Showing posts tagged with: failure

How Failure Keeps us Safe

by Ros Kitson

02 09, 2015 | Posted in Uncategorized | 6 comments

Failure Keeping You SafeI've been talking recently with people who struggle to make a success of their passions.  The confusion that comes out of this is that, if we're following our passions, then life should be plain sailing.  In other words, it should be easy. I've fallen in to this trap of thought myself.  For some reason, I've often found that I get an initial success when I'm following a passion. I've chosen to interpret this as "being on the right track".  Therefore, I deduce, if I'm on the "right track" more successes will follow. But then they don't. So what's going on here.  Am I actually on the wrong track, or is something else going on? Well, I'm not on the wrong track.  I know what my passions are and even if I'm aiming for something that isn't my number one passion, that shouldn't be a reason to fail.   What is far more likely is that in order to succeed in my chosen area, I have to put myself out there in a far bigger way than I have before and it scares me. We are genetically evolved to try and stay safe.  Back in the times when real physical dangers lurked round every hill, it made more sense to stay close to your community.  Those with a sense of adventure were rare because we have an innate instinct for survival. So when we start a new venture nowadays, we're usually stepping into unknown territory.  There is unlikely to be actual physical danger in most of today's projects, but we will often be stepping outside our comfort zone.   Maybe we have to use skills we're not very confident at.  Maybe we have to work with new people.  It might not seem very difficult but if we're not used to it, it can feel quite terrifying. So, in order to feel safe, we have to fail.  We can't have it both ways.  So, unconsciously, we self-sabbotage.  This might mean we don't give a task all we could.  Or maybe we don't take up an opportunity that presents itself.  Because these behaviours are usual subconscious, we don't realise we're doing them.  So we believe we're doing all we can and wonder why the results aren't coming in. The solution doesn't lie in beating ourselves up for what we're not doing; the solution lies in overcoming our natural fears of pushing ourselves outside our comfort zone. No amount of therapy will get rid of all these fears.  It's a case of "feel the fear and do it anyway".  However, that's not to say that we don't have other blocks too that can be helped by therapy. I've personally found that the key to pushing myself out of my comfort zone, is to take steps that are big enough to move me forwards while staying small enough to make them achievable.  What some people don't realise is that outside our comfort zone is a "terror zone".   Pushing ourselves too far too fast is counter-productive as too much fear will paralyse us.  Finding the balance is what will enable us grow and move forwards. This balance will be different for different people.  It's no good trying to copy your friend or colleague.  It will come down to experimenting and good self-awareness. So if you feel like you are failing when you should be thriving, check out whether you are triggering your fears.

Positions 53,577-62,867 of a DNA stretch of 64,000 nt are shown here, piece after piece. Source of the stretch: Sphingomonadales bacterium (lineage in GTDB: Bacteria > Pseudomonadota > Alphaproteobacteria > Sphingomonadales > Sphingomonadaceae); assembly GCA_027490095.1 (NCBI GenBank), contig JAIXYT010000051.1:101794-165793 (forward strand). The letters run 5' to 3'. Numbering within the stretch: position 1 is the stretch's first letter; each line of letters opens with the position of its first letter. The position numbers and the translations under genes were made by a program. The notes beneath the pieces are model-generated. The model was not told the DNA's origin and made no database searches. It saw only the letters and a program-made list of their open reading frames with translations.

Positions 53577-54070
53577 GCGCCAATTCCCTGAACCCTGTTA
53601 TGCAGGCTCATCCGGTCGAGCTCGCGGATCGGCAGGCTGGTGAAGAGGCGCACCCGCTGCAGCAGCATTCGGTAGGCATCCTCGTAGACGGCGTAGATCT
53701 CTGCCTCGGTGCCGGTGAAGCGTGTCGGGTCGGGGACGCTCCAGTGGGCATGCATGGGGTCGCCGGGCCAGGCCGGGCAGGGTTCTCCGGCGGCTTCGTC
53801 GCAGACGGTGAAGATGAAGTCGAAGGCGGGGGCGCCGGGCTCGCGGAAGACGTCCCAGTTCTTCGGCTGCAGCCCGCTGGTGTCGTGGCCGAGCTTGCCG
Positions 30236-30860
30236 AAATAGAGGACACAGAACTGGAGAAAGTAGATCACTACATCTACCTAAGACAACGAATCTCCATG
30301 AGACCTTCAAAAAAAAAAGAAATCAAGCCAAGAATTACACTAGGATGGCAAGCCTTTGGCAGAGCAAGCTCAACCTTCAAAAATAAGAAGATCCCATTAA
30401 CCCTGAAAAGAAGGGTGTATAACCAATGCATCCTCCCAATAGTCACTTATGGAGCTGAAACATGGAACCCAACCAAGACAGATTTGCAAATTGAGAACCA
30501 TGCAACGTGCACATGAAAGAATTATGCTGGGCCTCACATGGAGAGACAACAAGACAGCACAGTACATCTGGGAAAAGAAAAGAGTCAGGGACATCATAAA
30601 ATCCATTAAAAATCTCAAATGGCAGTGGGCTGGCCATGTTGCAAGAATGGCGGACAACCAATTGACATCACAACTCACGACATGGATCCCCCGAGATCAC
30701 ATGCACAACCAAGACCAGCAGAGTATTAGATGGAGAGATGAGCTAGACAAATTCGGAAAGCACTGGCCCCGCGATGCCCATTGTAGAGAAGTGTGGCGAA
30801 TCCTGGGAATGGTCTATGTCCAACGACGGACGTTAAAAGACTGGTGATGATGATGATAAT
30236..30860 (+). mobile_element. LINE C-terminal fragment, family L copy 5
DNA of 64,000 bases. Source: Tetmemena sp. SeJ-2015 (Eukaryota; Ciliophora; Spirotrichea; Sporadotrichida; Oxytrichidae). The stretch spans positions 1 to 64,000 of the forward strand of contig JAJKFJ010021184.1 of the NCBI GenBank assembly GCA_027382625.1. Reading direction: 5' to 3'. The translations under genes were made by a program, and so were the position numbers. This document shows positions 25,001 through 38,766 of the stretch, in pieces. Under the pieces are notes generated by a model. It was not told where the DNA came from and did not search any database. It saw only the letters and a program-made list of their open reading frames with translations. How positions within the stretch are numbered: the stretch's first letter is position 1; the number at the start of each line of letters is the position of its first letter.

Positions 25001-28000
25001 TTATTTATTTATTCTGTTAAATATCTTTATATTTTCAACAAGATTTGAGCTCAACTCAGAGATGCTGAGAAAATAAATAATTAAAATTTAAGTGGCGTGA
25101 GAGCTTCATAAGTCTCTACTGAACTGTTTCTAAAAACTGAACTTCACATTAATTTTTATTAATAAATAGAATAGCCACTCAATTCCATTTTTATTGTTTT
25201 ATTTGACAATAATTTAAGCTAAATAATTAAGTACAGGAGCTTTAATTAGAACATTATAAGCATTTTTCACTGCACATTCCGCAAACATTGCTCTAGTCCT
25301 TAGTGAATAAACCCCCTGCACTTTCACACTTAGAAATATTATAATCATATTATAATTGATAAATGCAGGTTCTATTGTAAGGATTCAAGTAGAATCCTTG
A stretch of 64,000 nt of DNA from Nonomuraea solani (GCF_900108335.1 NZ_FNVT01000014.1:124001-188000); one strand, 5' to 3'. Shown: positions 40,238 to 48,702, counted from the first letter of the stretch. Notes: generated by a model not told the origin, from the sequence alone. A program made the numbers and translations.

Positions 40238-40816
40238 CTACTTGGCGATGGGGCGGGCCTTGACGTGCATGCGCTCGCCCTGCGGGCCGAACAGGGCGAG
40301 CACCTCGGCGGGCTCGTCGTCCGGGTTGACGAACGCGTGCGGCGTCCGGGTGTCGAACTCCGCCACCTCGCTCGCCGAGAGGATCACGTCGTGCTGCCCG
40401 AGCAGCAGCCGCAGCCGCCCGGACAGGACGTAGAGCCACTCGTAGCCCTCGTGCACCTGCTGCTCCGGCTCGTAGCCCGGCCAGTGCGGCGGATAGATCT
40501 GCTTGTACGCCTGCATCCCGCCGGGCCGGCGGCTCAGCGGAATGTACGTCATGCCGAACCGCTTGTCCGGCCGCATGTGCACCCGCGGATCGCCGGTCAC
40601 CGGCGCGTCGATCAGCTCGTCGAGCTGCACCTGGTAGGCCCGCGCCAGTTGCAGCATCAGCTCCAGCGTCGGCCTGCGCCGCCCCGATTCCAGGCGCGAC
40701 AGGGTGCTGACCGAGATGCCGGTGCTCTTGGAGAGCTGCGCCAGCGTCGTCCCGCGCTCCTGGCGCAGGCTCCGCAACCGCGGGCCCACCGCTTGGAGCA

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Failure is an option

by Ros Kitson

10 12, 2010 | Posted in Uncategorized | 0 comments

Yesterday evening, a friend said he was thinking of auditioning for a part in our local. However he wasn't sure if he should because his mum has told him he can't sing. He asked me what I thought (well he might not of actually asked, but I volunteered my opinion anyway), which was that he should go for it as the experience was worth as much as the outcome.

It got me thinking of how often we don't try something for fear of failure. I think at least one of my parents has this philosophy: my dad has a strong identity with what he can and can't do. And my mum was very protective of me when I was younger so I'm sure would have tried to draw me away from anything that could cause me distress (like the disappointment of failure). I'm sure I'm not alone in having these experiences. But are they the best thing for us as we grow up?
I put a comment on Facebook yesterday which prompted a friend to point me towards Richard Branson's biography. He is one of the most famous examples of someone who failed over and over again in his quest to find success. I haven't read it yet but I've been told it's an inspiring read. It puts the whole failure issue into a different light.
In order to grow, we have to learn and the easiest way to do this is from our own life experiences. And in order to have experience, we must take action. If we're going to get better at something, we must have started off at a lower level of competence, so it therefore follows that we're going to fail a few times before we reach the level we call success.
So, while I wish my friend lots of luck with his audition, I also wish him the wisdom and growth that comes should he fail. And I thank him for being the inspiration for this blog post.

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